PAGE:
Keeping roads open now a major part of soldiers' duties, while insurgents aim to keep civilians away from polls as election looms.
Roadside bombs now top threat to soldiers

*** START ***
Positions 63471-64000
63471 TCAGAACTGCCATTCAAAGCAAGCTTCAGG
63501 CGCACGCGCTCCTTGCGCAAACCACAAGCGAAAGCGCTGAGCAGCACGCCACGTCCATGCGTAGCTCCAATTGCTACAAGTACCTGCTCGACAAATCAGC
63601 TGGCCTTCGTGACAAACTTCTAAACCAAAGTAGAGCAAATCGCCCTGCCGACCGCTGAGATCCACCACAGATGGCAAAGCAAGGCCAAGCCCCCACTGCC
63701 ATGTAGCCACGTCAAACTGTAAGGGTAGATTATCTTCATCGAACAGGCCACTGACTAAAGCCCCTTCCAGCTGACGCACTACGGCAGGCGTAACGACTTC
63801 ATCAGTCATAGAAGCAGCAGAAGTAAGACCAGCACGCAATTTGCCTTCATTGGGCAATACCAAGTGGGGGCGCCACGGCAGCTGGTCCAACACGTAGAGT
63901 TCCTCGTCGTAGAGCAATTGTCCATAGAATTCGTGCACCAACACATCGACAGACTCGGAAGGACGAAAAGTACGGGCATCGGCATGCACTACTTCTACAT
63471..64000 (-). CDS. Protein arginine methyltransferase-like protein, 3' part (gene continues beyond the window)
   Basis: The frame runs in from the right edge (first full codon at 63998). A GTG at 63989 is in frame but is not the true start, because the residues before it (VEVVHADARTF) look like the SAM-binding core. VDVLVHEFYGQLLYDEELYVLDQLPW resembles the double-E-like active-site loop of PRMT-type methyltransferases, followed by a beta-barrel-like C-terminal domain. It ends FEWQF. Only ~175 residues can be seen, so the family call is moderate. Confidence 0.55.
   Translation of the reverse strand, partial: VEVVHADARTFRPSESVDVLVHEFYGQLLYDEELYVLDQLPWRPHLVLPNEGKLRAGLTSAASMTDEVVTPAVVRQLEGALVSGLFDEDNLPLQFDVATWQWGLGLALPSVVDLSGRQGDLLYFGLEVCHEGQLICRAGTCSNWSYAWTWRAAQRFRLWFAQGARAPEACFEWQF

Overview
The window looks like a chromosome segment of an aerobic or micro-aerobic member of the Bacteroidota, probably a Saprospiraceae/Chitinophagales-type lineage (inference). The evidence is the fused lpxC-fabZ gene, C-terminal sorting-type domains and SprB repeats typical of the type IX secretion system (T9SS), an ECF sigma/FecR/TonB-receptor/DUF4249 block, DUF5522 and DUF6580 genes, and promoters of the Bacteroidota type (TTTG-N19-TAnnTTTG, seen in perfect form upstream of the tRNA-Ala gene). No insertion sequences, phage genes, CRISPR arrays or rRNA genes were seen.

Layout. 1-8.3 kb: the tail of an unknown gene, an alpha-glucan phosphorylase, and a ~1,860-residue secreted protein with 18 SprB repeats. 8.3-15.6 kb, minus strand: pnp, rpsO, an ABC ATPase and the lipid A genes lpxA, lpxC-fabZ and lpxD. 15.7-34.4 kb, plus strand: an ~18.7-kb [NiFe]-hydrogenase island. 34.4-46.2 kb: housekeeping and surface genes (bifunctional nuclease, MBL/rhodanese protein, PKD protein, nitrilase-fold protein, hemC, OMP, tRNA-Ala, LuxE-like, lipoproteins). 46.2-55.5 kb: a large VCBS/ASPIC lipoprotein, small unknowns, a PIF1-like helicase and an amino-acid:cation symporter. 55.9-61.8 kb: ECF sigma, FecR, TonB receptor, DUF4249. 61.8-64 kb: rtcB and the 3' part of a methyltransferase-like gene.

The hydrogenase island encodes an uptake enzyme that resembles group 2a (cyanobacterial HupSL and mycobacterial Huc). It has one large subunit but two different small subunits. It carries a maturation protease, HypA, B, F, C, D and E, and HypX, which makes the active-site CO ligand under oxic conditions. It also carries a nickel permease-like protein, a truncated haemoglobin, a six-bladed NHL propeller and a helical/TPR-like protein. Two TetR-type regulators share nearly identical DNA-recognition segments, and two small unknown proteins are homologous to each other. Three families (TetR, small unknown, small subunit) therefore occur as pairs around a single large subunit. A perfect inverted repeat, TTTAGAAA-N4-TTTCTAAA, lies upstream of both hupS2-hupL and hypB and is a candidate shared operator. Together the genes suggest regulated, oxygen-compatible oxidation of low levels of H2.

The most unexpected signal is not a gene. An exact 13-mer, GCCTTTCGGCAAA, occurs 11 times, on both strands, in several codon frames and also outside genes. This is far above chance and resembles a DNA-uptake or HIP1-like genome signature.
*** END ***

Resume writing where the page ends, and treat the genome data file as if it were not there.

COMBAT OUTPOST CONLON // The soldiers were woken by heavy boots echoing through their plywood hut and orders to get to their vehicles. Afghan sentries had seen flashlights and men digging at a site where several convoys and patrols had been hit by roadside bombs. Grabbing weapons, strapping on armour and rubbing sleep from their eyes, the men of combat outpost Conlon went to investigate. As thousands of US troops pour into Afghanistan as part of Barack Obama's surge to battle a resurgent Taliban, they face a deadly and all too common threat. Roadside bomb attacks in Afghanistan have risen 80 per cent since last year, and now claim 60 per cent of all Nato-led casualties. This month, the British army lost its most senior officer killed in combat since the Falklands War when a bomb tore through his vehicle in southern Helmand province. While such attacks kill scores of international soldiers, for Afghan forces and civilians with little to no protective armour, the toll is many times higher. And with elections less than six weeks away, commanders fear the bombing will only increase as insurgents try to keep civilians from the polls. On Thursday, an overturned lorry rigged with explosives blew up near Kabul, killing 25 people, many of them students, in one of the deadliest blasts this year in Afghanistan. Capt Matthew Crowe is the commander of outpost Conlon. His soldiers and a detachment of Afghan army soldiers must keep an eight kilometre stretch of road at the bottom of the Jelrez valley, in Wardak province, clear of bombs. Wardak sits at the gates of Kabul that last year was used as a launch pad for insurgent attacks on the capital. In the panic that insurgents were closing in on the capital, 3,500 men from the 10th Mountain Division were diverted from Iraq to Wardak and the flanks of the city. Keeping the roads open has since become a critical part of their job. The division's patch includes Highway One, codenamed Route Ohio, linking the capital Kabul and the southern city of Kandahar. Burnt-out lorries still sit beside the route where last year insurgents threatened to cut the key lifeline to the south. "It's predominantly Highway One we are worried about, but all of these secondary roads are important. Highway One has become such a target for the insurgents because it is the main lifeline between Kabul and Kandahar," Capt Crowe, 32, said. It was this team who were responsible for the night-time investigation. After 20 minutes scanning the night, the platoon radioed in that they had seen nothing. The men had probably been frightened off by the warning shots. Villagers said the flashlights came from guests returning from a wedding party. The patrol returned to grab more sleep before getting up at dawn for their daily survey of the route. Each day a joint patrol of Afghan and US soldiers comb the road, checking culverts and looking for signs of digging or wiring. "The big thing is not to get complacent. We are now six months into our deployment and this is the time where, if we are not careful, we will make mistakes," Capt Crowe said. He has seen the incidents of roadside bombs steadily climb in his three tours of Afghanistan. Accordingly, US tactics have had to change. Unarmoured vehicles have been replaced by hulking 11,350kg mine-resistant and ambush protected (M-Rap) lorries, originally used to protect US soldiers from roadside bombs in Iraq. "The first time I was here in 2003 there were no improvised explosive devices [IEDs], that was something we never encountered," he said. "Most of the missions I did were in soft-skinned vehicles. Last time, in 2006 and 2007, IEDs were just becoming a big threat but in the area I was in, the threat was also suicide bombers. This time around, this is the first time I have been over here where I have worked with M-Raps. "It's been a steady increase in the threat for us. The enemy is learning from what they are doing in Iraq and teaching what they have learnt here." Coalition commanders say the insurgents are forced to rely more on roadside bombs and suicide attacks because they are constantly defeated in open combat. Figures for the US forces in eastern Afghanistan alone show there were 465 IEDs found or detonated in May, up from 373 last year and 222 the year before. May's blasts killed 12 US soldiers in the region and wounded 96. Afghan police and soldiers in pickup trucks and lightly armoured vehicles face a higher death toll. Passing civilians are often the worst affected. In May, 130 Afghans died in the blasts and 288 were wounded. Bombs are often crudely set from relics of 30 years of war in Afghanistan. Old anti-tank mines, mortar bombs or artillery shells are buried beneath roads or hidden in culverts at night and detonated by command wire. Those planting the bombs in Jelrez are often motivated by money rather than ideology, said Lt Rick Chersicla, stationed at outpost Conlon. "I don't think there are any Taliban here, just people who they pay more than they can ever hope to earn in a year and they can't turn it down," Lt Chersicla said. A graveyard of wrecked military vehicles outside a nearby forward operating base called Airborne is a further reminder of the risks. Humvee armoured jeeps and M-Raps sit crippled and abandoned, with wheels, doors and axles twisted or removed by huge explosive forces. The men of Lt Chersicla's platoon know the story of each crew and whether it had a miraculous escape or suffered horrific injures and deaths. The growing reliance on armoured vehicles means on average only one IED in six causes a US casualty. But the armour has its limits. In a mountainous country of twisting, remote tracks and few paved roads, there are many places cumbersome vehicles cannot go. "For us it's when we get off the main roads that this issue really comes up," Capt Crowe said. Soldiers are more on edge when forsaking the protection of M-Raps for the manoeuvrable, but fragile Humvees. A blast that would bounce off an armoured vehicle would "turn a Humvee inside out", they said. On June 1, four men from another unit died in the nearby Nerkh valley when a Humvee was destroyed by a bomb hidden along an unpaved road. A second Humvee was hit going to their aid. Arguments over the suitability of British equipment were reignited when Lt Col Rupert Thorneloe was killed travelling in a lightly armoured Viking vehicle in a resupply convoy in Helmand province on July 1. * The National